Reno 2020


RENO announced for the 2020 National Antique Bottle Show & Expo

After an extensive search, negotiations, presentations and FOHBC board approval, Reno has be selected as the location for the FOHBC 2020 National Antique Bottle Show & Expo. The event will be held at the Grand Sierra Resort & Casino. Richard Siri will act as Show Chair. Team Reno at this point will also include Warren Friedrich, Eric McGuire and Ferdinand Meyer V. Essentially the same team as the very successful 2016 Sacramento National.

Stay tuned for more information!

https://www.fohbc.org/2018/06/reno-announced-for-the-2020-national-antique-bottle-show-expo/

Wednesday, June 6, 2018

I have been getting into the Western Whiskey bottles, my latest acquisition, Old Judge. Applied top, red amber, whittled.

Sunday, June 3, 2018

Reno Show 2020

Signed a contract with the Grand Sierra Resort in Reno for the FOHBC show in 2020 . The dates are July 30 to August 2 start making your plans now

Friday, June 1, 2018

Alex Von Humbolt & Roger Terry


While visiting the Peachridge Glass site I stumbled across a link to an old post that my amigo Roger Terry wrote for this here Western Bottle News back in 2010. It was so well written and interesting that I though I would bring it back for those that missed it when it was published:



HISTORICALLY SPEAKING

A new record price for a flask!     What a flask it is..  the famous "Firecracker Flask".   A flask that honors  two of the great men in U.S. history,   framers of the Constitution,  former presidents of these United States.   They both died on July 4, 1826,  within hours of each other.  Exactly 50 years from the signing of the Declaration!

Can it possibly get more "historical" than that?   I don't think so.

Pikes Peak flasks,  Civil War flasks,  Success to the Railroad,  Tippecanoe Cabin,  all of the pictorial flasks,  whew!!    They are beautiful,  and historical!    They are out of my league... and out of my limited realm of knowledge..  and for the most part out of my pocket book capacity.


We western digger/collectors just have bottles.   Good old bottles!    Crazy names,  funny shapes,  beautiful colors.   I guess we have a few that have a historical theme...  the beautiful Chalmer's Catawba Wine Bitters... Sutter' Mill,  or the Old Pioneer Whiskey...the California Bear   (can you hear the scoffs and hoots raining down from east of the Mississippi)  ha, ha!

Ok,  we have what we have... but we do have a name on a bottle that is tied to Mr. Jefferson.  His name is tied to Lewis & Clark,  tied to John C. Fremont,  to Charles Darwin,  tied to half the western U.S.


HUMBOLDT

If you live in N. California, or N. Nevada  how often do you say that name,  as compared to John Adams, or maybe even T. Jefferson.
 
 
 






"Alexander von Humboldt was the reigning scientific mind of the early nineteenth century, a unique combination of naturalist and adventurer.  With his companion, Aime Bonpland,  Humboldt cut a six thousand mile swath across the New World, through what is now Venezuela, Columbia, Ecuador, Peru, Mexico, and Cuba.  Risking his life in treacherous terrain, he conducted the first extensive scientific explorations of the Andes and the Amazon, literally redrawing the map of the Americas and dramatically expanding our knowledge of the natural world.  He brought back to Europe more than 60,000 plant specimens and a multitude of exotic New World animals, set an altitude record while climbing the volcano Chimborazo, made revolutionary discoveries regarding volcanoes and the Earth's magnetic field,  and introduced millions of Americans and Europeans to the astonishing cultures of the Aztecs and the Incas.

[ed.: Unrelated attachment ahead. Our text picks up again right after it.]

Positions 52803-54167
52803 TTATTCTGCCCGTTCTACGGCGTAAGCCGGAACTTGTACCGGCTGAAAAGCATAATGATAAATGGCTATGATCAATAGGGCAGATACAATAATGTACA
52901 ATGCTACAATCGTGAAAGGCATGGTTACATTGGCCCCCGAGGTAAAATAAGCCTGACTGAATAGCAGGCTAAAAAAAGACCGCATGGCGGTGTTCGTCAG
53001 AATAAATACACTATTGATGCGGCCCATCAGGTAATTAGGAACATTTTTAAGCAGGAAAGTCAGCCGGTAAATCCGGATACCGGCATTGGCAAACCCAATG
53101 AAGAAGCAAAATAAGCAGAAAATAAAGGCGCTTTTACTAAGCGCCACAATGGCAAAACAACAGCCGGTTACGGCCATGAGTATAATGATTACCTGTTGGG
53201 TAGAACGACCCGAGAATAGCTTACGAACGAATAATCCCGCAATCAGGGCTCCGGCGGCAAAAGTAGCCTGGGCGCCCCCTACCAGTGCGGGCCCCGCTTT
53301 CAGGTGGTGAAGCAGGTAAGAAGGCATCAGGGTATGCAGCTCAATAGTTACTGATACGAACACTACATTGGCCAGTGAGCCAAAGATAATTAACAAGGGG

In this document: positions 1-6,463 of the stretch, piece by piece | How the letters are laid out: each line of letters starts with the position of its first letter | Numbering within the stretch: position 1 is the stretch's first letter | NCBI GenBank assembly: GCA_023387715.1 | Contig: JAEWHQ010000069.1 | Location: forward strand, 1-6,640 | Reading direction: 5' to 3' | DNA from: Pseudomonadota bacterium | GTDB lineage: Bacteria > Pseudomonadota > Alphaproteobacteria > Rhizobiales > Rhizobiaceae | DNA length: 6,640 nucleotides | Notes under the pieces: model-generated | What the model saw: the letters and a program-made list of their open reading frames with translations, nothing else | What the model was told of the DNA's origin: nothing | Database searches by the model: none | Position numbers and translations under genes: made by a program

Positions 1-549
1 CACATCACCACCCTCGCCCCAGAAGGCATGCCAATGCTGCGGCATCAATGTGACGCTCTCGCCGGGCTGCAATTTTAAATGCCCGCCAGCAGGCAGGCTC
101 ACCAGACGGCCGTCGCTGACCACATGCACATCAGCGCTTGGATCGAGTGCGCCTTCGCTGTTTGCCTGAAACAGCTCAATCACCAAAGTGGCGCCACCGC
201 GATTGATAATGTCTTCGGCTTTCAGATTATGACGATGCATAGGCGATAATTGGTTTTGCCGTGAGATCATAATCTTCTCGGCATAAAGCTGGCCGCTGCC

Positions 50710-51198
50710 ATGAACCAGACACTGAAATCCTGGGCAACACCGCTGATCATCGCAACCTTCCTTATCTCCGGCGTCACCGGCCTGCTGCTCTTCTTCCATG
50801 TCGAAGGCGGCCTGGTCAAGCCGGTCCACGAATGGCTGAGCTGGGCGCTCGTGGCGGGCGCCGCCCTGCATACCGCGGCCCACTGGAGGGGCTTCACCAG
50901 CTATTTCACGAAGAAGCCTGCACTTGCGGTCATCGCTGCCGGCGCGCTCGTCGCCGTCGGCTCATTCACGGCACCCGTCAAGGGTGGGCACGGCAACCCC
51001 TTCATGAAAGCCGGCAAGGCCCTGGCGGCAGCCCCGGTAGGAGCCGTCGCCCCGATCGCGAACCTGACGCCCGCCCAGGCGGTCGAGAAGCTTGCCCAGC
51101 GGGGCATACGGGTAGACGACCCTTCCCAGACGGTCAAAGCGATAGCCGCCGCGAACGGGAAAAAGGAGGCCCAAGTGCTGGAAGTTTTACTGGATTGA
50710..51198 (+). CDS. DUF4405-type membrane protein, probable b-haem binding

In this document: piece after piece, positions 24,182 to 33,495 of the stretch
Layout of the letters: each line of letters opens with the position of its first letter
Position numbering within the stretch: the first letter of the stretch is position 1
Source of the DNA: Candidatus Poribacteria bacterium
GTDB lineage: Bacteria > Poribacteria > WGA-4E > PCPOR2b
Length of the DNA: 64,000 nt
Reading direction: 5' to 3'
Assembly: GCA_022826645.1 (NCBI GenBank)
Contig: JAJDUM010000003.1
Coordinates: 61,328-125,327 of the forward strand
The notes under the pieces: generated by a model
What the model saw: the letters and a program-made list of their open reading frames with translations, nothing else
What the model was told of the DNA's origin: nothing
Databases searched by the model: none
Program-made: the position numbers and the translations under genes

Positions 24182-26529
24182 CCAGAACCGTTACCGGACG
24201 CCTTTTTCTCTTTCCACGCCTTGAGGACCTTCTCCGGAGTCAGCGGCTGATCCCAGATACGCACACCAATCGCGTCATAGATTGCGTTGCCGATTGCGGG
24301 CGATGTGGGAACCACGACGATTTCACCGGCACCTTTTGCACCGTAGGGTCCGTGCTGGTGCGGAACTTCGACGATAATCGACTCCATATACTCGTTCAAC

At the completion of his epic journey, Humboldt became one of the most celebrated men in the world,  feted by Thomas Jefferson in Washington and  invited to Napoleon's coronation in Paris.  His ideas revolutionized scientific research,  laid the ground work for entire new fields of study, such as climatology, oceanography, and several branch's of geography.  His adventures profoundly influenced followers and students such as Charles Darwin.  Today,  more places and geographical features are named after Humboldt than any other historical figure,  and scientists continue to build on the foundations he established."  -  Gerard Helferich
 
Alex von Humboldt,  incredible traveler, author,  and father figure of science,  was perhaps the most admired man of the 19th century.  Fourteen towns in the United States and one in Canada are named for him.  Mountains in Antarctica, North and South America, Australia, New Zealand.  An ocean current off of Peru,  the largest glacier in Greenland.  A bay, a county, a university, a redwood forest in California.   Streams, parks, city streets,  even a "sea" on the moon carry his name. 


The map of Northern Nevada is covered with Humboldts name;  the county, a town, a canyon, a mountain range,  a huge national forest.  Most of the California and Nevada naming was due to the little "Pathfinder".  John C. Fremont.   Fremont was an ardent Humboldt admirer,  naming the river that marked the westward expansion and later the gold rush trail.